Reducing collisions are a top priority for fleet managers. Beyond safety concerns for fleet drivers and other road users, the financial burden and logistical headache of collisions is a significant motivator. From direct costs like motor vehicle repair and replacement to indirect costs like loss of business and administrative burden, even one collision can set off a domino effect of losses.
There are a number of ways fleet managers put effort into reducing or mitigating these costs; implementing a company-wide safety culture, driver training and policy workshops, utilising telematics to track and incentivise safer driving habits, installing dash cameras to exonerate drivers who are not at fault. All of these help to tackle the challenge, but today fleets are taking further steps to avoid incidents by equipping their vehicles with collision avoidance technology.
Collision avoidance systems are not an end-all solution. However, as opposed to the other common methods laid out above, collision avoidance systems directly address the issue in a highly cost-effective manner. As the saying goes ‘an ounce of prevention is worth a pound of cure’.
Collision avoidance systems either come installed in new vehicles or can be retrofitted into existing fleet vehicles. These systems generally provide driver-assist features like pedestrian detection, forward collision warnings, and lane departure warnings to provide drivers with the critical seconds needed to avoid or mitigate a collision.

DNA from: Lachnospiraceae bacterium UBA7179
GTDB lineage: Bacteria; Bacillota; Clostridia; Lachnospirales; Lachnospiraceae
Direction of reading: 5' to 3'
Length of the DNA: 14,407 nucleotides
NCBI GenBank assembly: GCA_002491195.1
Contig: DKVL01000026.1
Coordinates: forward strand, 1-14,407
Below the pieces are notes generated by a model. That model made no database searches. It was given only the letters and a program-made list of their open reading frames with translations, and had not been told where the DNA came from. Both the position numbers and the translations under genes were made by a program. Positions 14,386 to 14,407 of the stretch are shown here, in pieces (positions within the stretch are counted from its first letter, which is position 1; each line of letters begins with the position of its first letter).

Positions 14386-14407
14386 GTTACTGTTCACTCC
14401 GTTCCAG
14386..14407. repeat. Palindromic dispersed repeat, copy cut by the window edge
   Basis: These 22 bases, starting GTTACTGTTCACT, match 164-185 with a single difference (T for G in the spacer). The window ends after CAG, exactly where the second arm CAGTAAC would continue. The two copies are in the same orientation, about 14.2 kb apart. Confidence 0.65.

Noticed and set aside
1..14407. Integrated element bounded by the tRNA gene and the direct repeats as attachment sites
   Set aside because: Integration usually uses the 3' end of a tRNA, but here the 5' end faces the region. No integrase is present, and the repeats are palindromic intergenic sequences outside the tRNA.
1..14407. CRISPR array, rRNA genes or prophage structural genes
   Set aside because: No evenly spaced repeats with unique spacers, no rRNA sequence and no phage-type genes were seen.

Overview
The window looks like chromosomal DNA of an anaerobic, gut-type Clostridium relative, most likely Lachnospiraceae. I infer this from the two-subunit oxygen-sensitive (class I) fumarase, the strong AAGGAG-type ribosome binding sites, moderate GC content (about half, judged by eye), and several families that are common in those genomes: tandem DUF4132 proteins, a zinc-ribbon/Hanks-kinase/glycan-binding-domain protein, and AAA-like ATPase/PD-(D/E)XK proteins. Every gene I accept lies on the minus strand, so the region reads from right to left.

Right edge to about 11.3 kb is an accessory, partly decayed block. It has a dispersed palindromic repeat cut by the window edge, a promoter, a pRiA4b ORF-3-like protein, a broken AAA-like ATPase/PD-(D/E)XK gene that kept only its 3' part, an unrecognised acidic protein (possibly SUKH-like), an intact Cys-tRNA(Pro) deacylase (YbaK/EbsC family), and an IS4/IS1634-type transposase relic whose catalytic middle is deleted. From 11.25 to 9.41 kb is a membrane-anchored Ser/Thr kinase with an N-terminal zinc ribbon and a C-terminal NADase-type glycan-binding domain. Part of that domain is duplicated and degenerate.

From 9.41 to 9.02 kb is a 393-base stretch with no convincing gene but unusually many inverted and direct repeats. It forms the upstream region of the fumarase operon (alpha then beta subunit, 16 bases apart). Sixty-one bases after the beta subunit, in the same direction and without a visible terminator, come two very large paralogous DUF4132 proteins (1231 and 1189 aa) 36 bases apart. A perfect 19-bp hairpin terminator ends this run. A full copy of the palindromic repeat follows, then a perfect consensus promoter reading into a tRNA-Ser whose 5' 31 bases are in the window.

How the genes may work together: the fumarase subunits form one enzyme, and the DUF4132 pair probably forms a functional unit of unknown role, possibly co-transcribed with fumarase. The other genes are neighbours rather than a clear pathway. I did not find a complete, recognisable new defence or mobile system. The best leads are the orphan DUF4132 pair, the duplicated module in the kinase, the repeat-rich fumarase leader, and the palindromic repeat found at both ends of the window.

As stated above, while reducing collisions to protect road users and save money is a top priority for fleet managers, this does not necessarily result in action. The initial overhead investment in new vehicles or collision avoidance technology is the root of the problem, with many fleet managers concerned that from a financial perspective the returns are ostensibly uncertain.
However, as the white paper below shows, the returns of investment in collision avoidance technology are substantial and can bring several major indirect benefits to the business beyond that of improving safety and reducing road accident costs.
The paper also gives further insight into:
- Why most collisions happen
- The true cost of collisions
- How collision avoidance systems work
- How collision avoidance systems can improve fuel efficiency.
After reading this paper, you will be able to make an informed decision and work out whether collision avoidance technology makes sense for your fleet.